Another aspect I enjoyed, although it was somewhat brief and interspersed through the second half of the book, was the growing romance between James and Lady Joan Beaufort, an English noblewoman who I believe will become his wife. It showed a tenderness and softness that was a nice contrast to the hardened, cunning aspects of James that he had to present most of the time. The traditional Scottish words thrown in also helped the story flow for me, making the dialogue seem more genuine and intriguing.
The one thing I don't feel I got with this book was the in depth history of Scotland I was looking for. While I got to learn about James I and some of the political machinations between Scotland, England and France I just wanted more about Scotland. I am hoping that this will be accomplished with the future books in the series as I really came to like James and would love to see how he integrates back into his native country and how Scotland fares until his rule.
So what did I think about the cover?:
It's okay. I enjoy the blue, stark depiction of the cell and the shining light (hope? freedom?) that James is bathed in as well as the way he longingly looks out towards the world beyond his imprisonment. It fits the book perfectly it just doesn't jump out at me and say "pick me up and read me!".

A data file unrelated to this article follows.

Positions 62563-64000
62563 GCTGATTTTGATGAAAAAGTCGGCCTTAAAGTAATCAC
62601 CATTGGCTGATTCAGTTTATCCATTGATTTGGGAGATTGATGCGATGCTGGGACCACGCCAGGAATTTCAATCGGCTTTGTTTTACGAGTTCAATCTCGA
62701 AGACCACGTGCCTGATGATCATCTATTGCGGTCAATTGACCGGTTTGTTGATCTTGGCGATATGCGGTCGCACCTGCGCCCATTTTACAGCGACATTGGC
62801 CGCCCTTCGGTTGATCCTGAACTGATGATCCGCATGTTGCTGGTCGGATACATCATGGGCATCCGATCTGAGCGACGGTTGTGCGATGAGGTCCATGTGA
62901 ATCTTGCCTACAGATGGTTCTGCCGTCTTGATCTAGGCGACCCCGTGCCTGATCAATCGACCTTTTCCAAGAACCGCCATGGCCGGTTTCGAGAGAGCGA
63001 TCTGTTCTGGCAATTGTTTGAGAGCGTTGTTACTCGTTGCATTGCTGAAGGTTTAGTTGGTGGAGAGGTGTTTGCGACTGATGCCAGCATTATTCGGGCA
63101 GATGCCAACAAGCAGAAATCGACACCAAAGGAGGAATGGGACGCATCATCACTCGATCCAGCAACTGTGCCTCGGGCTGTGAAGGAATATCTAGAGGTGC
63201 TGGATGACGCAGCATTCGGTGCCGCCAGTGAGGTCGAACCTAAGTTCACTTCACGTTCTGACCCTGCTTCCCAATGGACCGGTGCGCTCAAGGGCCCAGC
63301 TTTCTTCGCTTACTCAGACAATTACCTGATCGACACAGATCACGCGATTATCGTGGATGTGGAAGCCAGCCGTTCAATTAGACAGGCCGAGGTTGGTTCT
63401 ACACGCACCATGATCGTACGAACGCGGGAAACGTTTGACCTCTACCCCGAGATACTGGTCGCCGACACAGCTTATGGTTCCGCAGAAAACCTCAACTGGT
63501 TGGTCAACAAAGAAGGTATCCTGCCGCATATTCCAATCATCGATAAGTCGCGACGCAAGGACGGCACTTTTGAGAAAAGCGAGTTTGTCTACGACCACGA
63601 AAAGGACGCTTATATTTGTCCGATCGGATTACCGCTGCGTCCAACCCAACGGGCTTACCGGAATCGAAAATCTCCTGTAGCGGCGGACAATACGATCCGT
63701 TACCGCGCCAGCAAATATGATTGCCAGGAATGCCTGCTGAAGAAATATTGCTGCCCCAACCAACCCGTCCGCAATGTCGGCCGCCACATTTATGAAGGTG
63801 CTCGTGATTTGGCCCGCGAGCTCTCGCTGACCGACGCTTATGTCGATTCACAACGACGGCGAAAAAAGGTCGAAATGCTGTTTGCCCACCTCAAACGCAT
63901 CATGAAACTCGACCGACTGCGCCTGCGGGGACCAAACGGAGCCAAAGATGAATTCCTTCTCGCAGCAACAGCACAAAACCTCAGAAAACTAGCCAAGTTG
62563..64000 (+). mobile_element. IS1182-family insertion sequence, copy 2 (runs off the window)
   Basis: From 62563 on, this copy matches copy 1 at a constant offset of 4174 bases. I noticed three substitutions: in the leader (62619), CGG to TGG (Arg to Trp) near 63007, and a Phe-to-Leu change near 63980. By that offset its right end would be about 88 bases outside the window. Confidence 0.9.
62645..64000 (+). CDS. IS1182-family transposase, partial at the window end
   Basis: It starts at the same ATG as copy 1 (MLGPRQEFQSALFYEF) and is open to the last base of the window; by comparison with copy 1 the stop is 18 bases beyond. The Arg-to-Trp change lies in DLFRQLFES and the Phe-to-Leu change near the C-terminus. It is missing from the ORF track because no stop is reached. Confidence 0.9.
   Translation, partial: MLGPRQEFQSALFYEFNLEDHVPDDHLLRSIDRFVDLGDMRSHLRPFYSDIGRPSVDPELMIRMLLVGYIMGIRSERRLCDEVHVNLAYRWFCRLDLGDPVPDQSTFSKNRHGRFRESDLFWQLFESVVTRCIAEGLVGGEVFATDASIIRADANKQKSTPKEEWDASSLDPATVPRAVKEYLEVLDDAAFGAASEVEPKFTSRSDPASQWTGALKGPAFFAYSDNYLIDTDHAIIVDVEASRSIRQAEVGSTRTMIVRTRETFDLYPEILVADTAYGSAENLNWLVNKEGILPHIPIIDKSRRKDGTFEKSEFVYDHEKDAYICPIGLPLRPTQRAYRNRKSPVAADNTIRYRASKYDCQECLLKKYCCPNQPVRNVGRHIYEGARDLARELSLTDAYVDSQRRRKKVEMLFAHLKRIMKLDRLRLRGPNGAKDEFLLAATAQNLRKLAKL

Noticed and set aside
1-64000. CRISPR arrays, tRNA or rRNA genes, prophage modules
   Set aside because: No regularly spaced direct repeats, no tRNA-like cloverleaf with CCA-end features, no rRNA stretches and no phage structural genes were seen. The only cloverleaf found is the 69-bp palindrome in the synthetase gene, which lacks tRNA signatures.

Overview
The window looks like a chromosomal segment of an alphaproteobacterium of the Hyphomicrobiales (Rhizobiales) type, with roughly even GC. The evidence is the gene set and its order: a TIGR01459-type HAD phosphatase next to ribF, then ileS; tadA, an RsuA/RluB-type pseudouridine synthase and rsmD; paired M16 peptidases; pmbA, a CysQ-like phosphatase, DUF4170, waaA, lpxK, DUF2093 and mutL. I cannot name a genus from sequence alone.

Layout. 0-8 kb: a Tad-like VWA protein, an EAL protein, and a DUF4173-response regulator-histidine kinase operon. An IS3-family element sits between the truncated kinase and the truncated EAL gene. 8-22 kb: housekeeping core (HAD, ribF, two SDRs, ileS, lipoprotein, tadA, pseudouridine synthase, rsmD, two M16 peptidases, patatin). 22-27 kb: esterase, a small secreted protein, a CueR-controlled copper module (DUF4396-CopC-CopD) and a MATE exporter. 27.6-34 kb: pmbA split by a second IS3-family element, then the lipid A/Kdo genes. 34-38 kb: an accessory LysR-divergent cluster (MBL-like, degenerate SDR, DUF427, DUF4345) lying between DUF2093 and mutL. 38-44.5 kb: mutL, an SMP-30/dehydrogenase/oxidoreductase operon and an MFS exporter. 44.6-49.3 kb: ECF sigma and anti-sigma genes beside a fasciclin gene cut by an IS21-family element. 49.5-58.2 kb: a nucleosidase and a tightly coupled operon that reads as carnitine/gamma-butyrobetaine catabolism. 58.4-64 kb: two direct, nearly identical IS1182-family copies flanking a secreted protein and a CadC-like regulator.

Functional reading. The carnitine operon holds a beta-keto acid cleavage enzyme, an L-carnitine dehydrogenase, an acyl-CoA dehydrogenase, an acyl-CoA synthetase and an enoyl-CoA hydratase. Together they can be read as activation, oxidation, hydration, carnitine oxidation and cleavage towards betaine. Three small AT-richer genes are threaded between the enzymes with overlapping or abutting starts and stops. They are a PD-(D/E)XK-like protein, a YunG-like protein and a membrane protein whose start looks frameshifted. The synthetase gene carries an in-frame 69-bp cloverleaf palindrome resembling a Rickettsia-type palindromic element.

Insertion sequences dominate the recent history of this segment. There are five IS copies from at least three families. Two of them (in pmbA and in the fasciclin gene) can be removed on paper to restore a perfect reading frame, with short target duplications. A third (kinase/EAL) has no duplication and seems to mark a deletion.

My rating: 3.0/5.0
Be sure to come back tomorrow for a guest post by author JR Tomlin and the chance to win a copy of A King Ensnared!
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About the Author
J. R. Tomlin is the author of five historical novels: A King Ensnared, Freedom’s Sword, A Kingdom’s Cost, Countenance of War, and Not for Glory. She has also co-authored several fantasies with C. R. Daems: Blood Duty, Talon of the Unnamed Goddess, The Shadow Ryana, The Shadow Gypsy, and Women of Power.
She has close ties with Scotland since her father was a native Scot, and she spent substantial time in Edinburgh whilst growing up. Her historical novels are set in Scotland. You can trace her love of that nation to the stories of the Bruce and the Good Sir James her grandmother read her when she was small and to her hillwalking through the Cairngorms where the granite hills have a gorgeous red glow under the setting sun. Later, her writing was influenced by the work of authors such as Alexander Dumas, Victor Hugo and of G.R.R. Tolkien.
For more information visit J.R. Tomlin’s website. You can also connect with her on Facebook or follow her on Twitter.